A lot of weird things have happened recently: Alex Ferguson decided to retire although he could have had at least ten more years of shouting at referees and throwing boots at his players, Arsenal fans actually hoped that the Chavs would win a game and Wayne Rooney was linked with possible transfer to Arsenal.
There are some things that made people believe Rooney is finally leaving United after years of threatening to do so.
First of all, one of the rare persons in the world that could deal with Rooney left the managerial throne at United and retired. Despite all the influence Ferguson will non-desputably have in United even following retirement, it won’t be the same like he was in charge.
Secondly, the person that is going to replace Ferguson is his compatriot David Moyes. Moyes was the first manager in Rooney’s professional career while Rooney was playing for Everton but in 2007 two of them ended in court due to some claims Rooney wrote in his autobiography regarding Moyes. The Scottish manager won the case but he might lose one of his best players.
Thirdly, Rooney removed the mark “Manchester United player” from his Twitter-profile and left “Nike athlete”.
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Fourthly, he has been in an awkward position at United this season. The arrival of Van Persie moved Rooney from attack to midfield and – due to tactical reasons – he was left out from the starting 11 in the most important match of the season against Real Madrid in favour of Danny Welbeck. Although Rooney has done his job in the midfield relatively well, the new United boss is looking for new midfielders (one of them is Marouane Fellaini who has been used as an attacking midfielder at Moyes’ Everton) while United’s attack will get some fresh blood in Wilfried Zaha and – possibly – Robert Lewandowski. With Van Persie probably taking the award for the best goal-scorer in the Premiership for the second time in a row, it’s highly unlikely that Rooney would find himself in the starting line-up for the next season at Old Trafford.
Now, why Arsenal should sign Rooney? There are a few reasons PRO as well as CONTRA.
1.Rooney is a world-class player.
Nobody should question this. His technique and ability to pass the ball would please any manager in the world while his shooting ability from free-kicks and open play make him difficult to stop. He is strong as an ox and can successfully play in both midfield and attack. He works hard on the pitch and his talent caught the eye of Arsene Wenger who said that he has never seen a more talented player than Rooney while Rooney was only 16.5-years-old. He has performed well in very important matches for United.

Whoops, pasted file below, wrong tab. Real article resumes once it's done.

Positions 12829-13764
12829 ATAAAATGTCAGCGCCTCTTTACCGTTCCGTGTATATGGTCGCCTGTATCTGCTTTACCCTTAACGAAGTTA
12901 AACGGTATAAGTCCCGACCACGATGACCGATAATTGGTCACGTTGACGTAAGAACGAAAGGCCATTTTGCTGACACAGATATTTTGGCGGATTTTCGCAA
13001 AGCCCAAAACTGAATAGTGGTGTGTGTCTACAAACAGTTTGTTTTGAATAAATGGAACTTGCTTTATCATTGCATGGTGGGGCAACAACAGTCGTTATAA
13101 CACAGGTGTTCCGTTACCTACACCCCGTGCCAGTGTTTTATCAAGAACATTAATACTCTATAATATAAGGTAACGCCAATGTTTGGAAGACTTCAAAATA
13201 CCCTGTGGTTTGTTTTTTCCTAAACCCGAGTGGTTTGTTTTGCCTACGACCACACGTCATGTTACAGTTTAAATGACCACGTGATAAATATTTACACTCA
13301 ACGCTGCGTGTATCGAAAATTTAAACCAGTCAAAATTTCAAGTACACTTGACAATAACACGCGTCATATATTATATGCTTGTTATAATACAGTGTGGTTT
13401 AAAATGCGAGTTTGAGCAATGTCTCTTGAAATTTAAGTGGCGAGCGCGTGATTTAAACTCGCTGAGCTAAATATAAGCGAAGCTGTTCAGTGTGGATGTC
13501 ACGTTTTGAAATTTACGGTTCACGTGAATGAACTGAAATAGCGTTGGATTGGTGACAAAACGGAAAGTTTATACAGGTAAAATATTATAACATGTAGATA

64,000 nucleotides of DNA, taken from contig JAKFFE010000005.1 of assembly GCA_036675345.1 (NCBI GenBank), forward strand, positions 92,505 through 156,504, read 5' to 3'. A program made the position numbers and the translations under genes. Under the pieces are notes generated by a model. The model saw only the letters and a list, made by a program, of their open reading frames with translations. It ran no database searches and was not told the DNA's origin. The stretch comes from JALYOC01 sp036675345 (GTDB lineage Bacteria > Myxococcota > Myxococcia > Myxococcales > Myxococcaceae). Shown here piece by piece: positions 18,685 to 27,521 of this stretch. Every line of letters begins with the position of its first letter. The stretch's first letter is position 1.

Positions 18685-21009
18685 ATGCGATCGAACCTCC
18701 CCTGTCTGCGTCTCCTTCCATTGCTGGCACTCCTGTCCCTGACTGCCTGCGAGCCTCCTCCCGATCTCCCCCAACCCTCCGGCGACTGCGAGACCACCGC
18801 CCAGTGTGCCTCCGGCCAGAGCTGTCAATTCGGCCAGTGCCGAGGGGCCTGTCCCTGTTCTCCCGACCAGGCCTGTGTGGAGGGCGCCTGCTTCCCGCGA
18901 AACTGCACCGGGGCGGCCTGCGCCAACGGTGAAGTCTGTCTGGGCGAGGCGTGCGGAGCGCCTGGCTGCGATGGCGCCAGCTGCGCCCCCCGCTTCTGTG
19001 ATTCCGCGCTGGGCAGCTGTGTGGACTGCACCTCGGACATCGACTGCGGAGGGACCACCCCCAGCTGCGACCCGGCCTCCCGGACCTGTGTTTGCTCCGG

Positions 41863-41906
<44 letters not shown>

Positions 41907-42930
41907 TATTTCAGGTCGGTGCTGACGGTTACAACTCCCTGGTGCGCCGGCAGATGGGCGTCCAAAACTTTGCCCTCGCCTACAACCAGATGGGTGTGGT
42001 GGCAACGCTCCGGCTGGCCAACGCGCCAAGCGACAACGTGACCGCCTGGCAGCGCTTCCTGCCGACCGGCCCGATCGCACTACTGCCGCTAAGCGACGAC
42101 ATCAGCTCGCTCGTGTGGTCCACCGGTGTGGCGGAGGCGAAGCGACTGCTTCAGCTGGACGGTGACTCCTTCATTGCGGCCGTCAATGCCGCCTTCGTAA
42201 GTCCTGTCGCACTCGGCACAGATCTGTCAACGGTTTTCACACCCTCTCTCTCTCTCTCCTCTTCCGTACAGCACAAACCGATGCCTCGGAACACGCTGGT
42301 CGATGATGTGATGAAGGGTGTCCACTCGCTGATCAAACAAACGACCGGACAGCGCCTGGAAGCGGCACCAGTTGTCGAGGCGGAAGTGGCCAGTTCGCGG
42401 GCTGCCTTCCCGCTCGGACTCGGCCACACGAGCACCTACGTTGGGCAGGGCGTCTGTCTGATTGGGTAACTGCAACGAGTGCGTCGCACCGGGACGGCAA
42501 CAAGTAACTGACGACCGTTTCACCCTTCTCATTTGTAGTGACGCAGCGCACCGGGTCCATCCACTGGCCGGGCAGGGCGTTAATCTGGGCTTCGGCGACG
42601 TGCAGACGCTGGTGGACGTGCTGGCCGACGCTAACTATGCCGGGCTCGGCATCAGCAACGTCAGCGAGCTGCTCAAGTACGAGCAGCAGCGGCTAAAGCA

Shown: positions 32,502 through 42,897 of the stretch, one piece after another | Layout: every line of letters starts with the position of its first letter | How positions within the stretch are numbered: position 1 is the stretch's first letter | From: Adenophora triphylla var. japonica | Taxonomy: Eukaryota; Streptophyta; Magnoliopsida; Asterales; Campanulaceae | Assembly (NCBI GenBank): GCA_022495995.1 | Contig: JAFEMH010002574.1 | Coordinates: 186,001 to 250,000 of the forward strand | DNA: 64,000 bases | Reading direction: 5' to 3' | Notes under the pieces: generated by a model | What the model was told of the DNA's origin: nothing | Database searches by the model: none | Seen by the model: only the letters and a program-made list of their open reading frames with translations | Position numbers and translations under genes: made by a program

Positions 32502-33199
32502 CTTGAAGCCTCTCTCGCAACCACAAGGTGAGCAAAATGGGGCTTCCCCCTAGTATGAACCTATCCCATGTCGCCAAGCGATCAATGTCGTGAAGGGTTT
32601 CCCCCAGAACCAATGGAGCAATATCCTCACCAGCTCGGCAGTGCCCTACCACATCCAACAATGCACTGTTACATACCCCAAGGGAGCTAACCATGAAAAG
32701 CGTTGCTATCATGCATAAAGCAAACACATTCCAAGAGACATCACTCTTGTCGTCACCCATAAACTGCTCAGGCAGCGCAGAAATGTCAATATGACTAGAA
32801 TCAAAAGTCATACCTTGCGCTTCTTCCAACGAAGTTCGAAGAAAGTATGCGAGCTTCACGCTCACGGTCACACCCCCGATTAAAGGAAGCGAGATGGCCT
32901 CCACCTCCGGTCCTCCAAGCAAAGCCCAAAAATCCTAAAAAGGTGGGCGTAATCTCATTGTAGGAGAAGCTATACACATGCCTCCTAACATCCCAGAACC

Our team lacked a world-class player in attack, especially in big matches (only six points out of possible 30 against the Top 6), and with Rooney that wouldn’t be the case.
2.Rooney is a jinx-player for us.
Gooners usually point out Drogba as the player that has caused us the most problems in recent years but Rooney isn’t far from the Ivorian. The first goal in Rooney’s professional career was a screamer that ended our 30-game-unbeaten streak. His 100th goal in a United shirt was against us as well as his 100th goal in the Premiership. He scored a hat-trick (two free-kicks and penalty) against us in our 8:2 defeat in 2011 and was the first player to score a goal at the Emirates in duels between Arsenal and FAnchester United. In the first duel against United this season, it was Rooney who stopped Arteta and nullified our quality in central midfield while in the reverse fixture he nearly assisted Giggs for the winning goal with a perfect long ball but the lack of pace from the aging Welshman and a safe reaction from Szczesny kept us alive.
If we sign Rooney, that would be killing two birds with one stone like when Ferguson signed RvP.
3.Rooney would fit into our British-core-policy.
We have been British-oriented lately with our young guns Jenkinson, Gibbs, Wilshere, Ramsey, Oxlade-Chamberlain and Walcott signing new contracts with Arsenal. Granted, Rooney is older than the aforementioned players but at only 27-year-old he is still far from retirement.